The Truth About Greenwashing in Marketing

The Truth About Greenwashing in Marketing_

Are you lying about your company being eco-friendly? Greenwashing in marketing is a huge issue across a range of industries. As your strategic marketing agency partner, we know our stuff and can help you navigate around greenwashing.

What is greenwashing?

Greenwashing is when a company falsely claims that they’re environmentally friendly when they’re not. Or, when they exaggerate their environmental claims in their digital PR and social media strategy. They spend more time on marketing themselves as green than actually putting practices in place.

According to Nielsen’s IQ, 73% of millennials are much more likely to buy something if it’s environmentally friendly. Unsurprisingly, there are lots of brands cashing in on this for the wrong reasons.

Let’s get to grips with greenwashing

When a company gets caught out, it blows UP. Everyone wants to know about what they did, which can really damage their street cred and reputation. Read on to find out some of the greenwashing examples that made our digital marketing agency cringe.

Examples of Greenwashing

Greenwashing is more commonplace than you might think! Some huge brands have been in the headlines for their marketing deceit. Here are some of them:


Back in 2021, Coca-Cola plastered their website with slogans like ‘our planet matters’ and even launched a marketing campaign, ‘A World Without Waste’. But, they’re actually the largest plastic polluter in the world! The Earth Island Institute filed a lawsuit against them for greenwashing. Coca-Cola won the case, with the court ruling in their favour because ‘statements were aspirational in nature’. The damage has already been done on their reputation, though.


In 2018, Starbucks released their new product: a ‘strawless lid’. However, this lid actually used more plastic than the old straw and lid combo. Starbucks didn’t dispute that their new lids used less plastic, instead saying “the strawless lid is made from polypropylene, a commonly-accepted recyclable plastic that can be captured in recycling infrastructure, unlike straws which are too small and lightweight to be captured in modern recycling equipment.” However, critics highlighted only 9% of the world’s plastic is recycled.


The clothing company launched a range of clothing called ‘Conscious’, in 2019. They claimed that the clothes were ‘sustainable fashion pieces that make you both look and feel good.’ These claims were repeated on the website, in stores, and across their social media marketing. But, they never said how they were eco-friendly, ending up in them being criticised by the Norwegian Customer Authority for ‘misleading’ marketing tactics. H&M are still greenwashing, with a ‘sustainable’ range still available today. You can read more about their ethics here: Good On You


In 2020, the UK Advertising Standards Authority banned a Ryanair marketing campaign! They claimed to be Europe’s “lowest emissions airline”, which was misleading. When asked to back up their statement, Ryanair could only present a report from 2011, which wasn’t enough evidence. Despite being banned in the UK, the ad ran in ten other countries. This shows that at the time, other countries were more lenient to greenwashing.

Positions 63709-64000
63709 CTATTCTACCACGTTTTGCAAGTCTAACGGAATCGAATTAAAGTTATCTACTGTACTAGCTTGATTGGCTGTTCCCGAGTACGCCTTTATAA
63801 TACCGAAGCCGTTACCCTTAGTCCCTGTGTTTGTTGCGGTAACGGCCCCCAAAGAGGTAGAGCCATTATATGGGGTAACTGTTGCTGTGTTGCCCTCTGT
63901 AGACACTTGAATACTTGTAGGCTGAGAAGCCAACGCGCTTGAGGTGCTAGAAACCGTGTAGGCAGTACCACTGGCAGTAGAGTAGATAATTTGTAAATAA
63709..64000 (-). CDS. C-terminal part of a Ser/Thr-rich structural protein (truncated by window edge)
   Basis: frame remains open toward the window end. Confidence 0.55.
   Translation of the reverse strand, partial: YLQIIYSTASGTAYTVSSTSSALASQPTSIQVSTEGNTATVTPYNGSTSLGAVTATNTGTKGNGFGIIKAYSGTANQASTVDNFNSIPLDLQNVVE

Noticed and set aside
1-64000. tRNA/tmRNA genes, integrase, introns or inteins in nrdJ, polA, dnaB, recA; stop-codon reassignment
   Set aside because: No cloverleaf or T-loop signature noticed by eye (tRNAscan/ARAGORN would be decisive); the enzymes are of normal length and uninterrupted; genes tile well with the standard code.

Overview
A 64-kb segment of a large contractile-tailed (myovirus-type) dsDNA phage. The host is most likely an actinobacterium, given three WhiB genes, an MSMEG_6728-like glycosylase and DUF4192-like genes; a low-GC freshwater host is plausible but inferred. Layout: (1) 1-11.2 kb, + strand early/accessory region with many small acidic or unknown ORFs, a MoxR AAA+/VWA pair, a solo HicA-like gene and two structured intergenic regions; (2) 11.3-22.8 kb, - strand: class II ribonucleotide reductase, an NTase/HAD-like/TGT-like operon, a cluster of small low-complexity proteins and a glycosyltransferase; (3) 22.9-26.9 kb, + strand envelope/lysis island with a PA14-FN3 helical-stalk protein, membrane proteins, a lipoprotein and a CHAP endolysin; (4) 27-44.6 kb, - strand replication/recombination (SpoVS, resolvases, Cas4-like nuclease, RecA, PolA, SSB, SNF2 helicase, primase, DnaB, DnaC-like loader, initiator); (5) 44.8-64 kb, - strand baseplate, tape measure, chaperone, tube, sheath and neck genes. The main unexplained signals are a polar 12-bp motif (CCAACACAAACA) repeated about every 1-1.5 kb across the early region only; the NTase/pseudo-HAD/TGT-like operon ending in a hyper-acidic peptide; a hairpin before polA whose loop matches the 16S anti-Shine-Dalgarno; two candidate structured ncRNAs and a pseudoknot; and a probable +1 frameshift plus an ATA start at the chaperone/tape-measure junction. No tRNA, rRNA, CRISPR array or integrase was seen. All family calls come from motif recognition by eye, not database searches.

If you’ve heard of any greenwashing marketing examples, it’s this one. Way back in 2015, VW hit the headlines for cheating emissions tests. They put a “defect” device on different vehicles, using clever software that could detect when it was undergoing an emissions test and altering the performance to reduce the emissions level. Their marketing campaigns highlighted how eco-friendly they were, whilst these engines were emitting up to 40 times the allowed limit for nitrogen oxide pollutants

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Greenwashing rules

The rules have just got a lot tighter for greenwashing. Advertising regulators across the world have released new, stricter guidance on environmental claims. Any statements about a company being eco-friendly must be backed up by strong evidence. Basically, they need to say HOW they are being green, rather than just claiming that they are. If brands don’t do this, they can risk being penalised – like we’ve seen with the examples above! All marketing managers, marketing agency, or anyone involved in digital PR needs to be aware of these guidelines! More information can be found here: Updated Environmental Guidance

How to avoid greenwashing

In short, don’t be a liar. If your brand isn’t truly passionate about saving the planet, don’t talk about it. You should live and breathe these values, making it part of your company’s DNA.

One of the sneakiest ways people greenwash is through vague and misleading language. For example, using the words ‘natural’ or ‘eco-friendly’ with no stats or evidence to back up these claims.

If you are including stats, include all the information. For example, you could highlight one way that your company is being really green, whilst ignoring ways you’re polluting the environment.

So there you have it – the truth about greenwashing in marketing. This is a huge problem for brands, so the more people that know about it, the better. For help with your marketing campaigns, contact our Leeds marketing agency today: Get in Touch